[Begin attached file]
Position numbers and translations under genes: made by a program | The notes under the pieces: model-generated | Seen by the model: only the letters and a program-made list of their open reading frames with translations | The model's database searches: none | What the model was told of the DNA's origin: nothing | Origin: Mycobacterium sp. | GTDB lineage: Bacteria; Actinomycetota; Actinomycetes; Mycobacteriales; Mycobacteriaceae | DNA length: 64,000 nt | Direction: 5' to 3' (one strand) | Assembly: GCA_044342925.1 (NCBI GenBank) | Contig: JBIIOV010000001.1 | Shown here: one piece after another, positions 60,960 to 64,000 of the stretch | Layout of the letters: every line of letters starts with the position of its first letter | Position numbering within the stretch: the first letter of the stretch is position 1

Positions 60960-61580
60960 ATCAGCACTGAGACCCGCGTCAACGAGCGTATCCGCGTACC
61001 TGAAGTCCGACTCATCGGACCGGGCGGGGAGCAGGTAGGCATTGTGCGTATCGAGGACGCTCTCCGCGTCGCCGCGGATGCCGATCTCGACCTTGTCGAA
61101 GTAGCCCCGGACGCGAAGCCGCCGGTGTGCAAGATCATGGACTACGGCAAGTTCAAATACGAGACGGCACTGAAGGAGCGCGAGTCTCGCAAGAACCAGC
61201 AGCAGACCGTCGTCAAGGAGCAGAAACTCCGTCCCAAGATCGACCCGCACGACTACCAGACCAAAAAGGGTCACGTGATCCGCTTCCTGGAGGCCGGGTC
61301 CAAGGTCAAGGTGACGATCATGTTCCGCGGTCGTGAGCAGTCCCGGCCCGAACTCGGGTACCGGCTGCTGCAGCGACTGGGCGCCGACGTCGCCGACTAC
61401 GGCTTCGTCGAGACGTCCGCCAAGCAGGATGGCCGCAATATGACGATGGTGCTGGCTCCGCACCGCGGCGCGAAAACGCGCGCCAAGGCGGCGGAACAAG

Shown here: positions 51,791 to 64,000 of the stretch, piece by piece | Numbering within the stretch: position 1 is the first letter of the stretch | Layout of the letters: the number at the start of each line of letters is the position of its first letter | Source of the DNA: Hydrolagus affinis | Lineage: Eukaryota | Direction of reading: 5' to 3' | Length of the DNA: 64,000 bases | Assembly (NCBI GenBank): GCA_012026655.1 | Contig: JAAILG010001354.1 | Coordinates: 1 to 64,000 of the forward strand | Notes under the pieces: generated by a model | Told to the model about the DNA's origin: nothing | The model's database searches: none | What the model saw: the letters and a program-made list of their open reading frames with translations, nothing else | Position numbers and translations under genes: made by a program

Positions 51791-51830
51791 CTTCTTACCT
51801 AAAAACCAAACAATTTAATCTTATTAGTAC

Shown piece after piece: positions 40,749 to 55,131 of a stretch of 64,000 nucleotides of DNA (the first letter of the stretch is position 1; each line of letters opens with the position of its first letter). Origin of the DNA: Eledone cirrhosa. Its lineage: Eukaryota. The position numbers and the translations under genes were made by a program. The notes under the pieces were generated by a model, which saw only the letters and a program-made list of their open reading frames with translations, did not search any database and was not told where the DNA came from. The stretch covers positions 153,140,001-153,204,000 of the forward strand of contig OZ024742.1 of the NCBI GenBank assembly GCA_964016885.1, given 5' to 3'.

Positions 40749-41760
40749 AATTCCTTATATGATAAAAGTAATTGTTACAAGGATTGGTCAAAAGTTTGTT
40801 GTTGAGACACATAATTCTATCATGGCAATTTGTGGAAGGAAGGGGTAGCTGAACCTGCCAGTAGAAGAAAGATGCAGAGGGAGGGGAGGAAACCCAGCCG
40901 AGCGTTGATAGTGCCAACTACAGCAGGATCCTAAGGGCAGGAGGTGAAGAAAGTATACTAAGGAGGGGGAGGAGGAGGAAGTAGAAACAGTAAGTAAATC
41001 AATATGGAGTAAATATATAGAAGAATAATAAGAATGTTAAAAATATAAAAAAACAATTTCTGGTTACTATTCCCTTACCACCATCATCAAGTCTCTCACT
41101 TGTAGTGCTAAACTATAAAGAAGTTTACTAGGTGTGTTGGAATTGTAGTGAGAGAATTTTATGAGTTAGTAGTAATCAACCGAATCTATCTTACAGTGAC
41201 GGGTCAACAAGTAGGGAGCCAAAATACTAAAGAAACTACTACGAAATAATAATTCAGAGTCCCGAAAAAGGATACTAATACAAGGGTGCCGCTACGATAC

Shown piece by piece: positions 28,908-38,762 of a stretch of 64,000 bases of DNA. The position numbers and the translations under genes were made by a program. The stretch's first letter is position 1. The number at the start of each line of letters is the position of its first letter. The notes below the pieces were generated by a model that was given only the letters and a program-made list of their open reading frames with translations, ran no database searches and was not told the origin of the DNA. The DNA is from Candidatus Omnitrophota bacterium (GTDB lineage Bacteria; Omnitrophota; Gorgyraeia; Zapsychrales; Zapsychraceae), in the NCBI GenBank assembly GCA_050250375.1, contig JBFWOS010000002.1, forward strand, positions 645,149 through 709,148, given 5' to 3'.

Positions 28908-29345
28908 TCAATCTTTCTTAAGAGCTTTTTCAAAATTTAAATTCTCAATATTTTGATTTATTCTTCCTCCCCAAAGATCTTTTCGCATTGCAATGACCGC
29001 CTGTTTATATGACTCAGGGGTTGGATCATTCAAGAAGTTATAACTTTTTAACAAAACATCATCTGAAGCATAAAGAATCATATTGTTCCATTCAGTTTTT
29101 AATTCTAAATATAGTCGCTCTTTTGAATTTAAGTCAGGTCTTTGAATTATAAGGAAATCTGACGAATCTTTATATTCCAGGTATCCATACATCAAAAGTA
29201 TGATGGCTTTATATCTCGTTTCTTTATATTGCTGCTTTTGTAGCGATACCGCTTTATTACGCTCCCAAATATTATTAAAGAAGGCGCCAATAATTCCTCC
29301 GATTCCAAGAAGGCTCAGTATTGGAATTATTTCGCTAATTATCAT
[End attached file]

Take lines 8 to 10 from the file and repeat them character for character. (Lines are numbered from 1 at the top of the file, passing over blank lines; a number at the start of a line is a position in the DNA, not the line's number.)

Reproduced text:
61401 GGCTTCGTCGAGACGTCCGCCAAGCAGGATGGCCGCAATATGACGATGGTGCTGGCTCCGCACCGCGGCGCGAAAACGCGCGCCAAGGCGGCGGAACAAG

Shown here: positions 51,791 to 64,000 of the stretch, piece by piece | Numbering within the stretch: position 1 is the first letter of the stretch | Layout of the letters: the number at the start of each line of letters is the position of its first letter | Source of the DNA: Hydrolagus affinis | Lineage: Eukaryota | Direction of reading: 5' to 3' | Length of the DNA: 64,000 bases | Assembly (NCBI GenBank): GCA_012026655.1 | Contig: JAAILG010001354.1 | Coordinates: 1 to 64,000 of the forward strand | Notes under the pieces: generated by a model | Told to the model about the DNA's origin: nothing | The model's database searches: none | What the model saw: the letters and a program-made list of their open reading frames with translations, nothing else | Position numbers and translations under genes: made by a program

Positions 51791-51830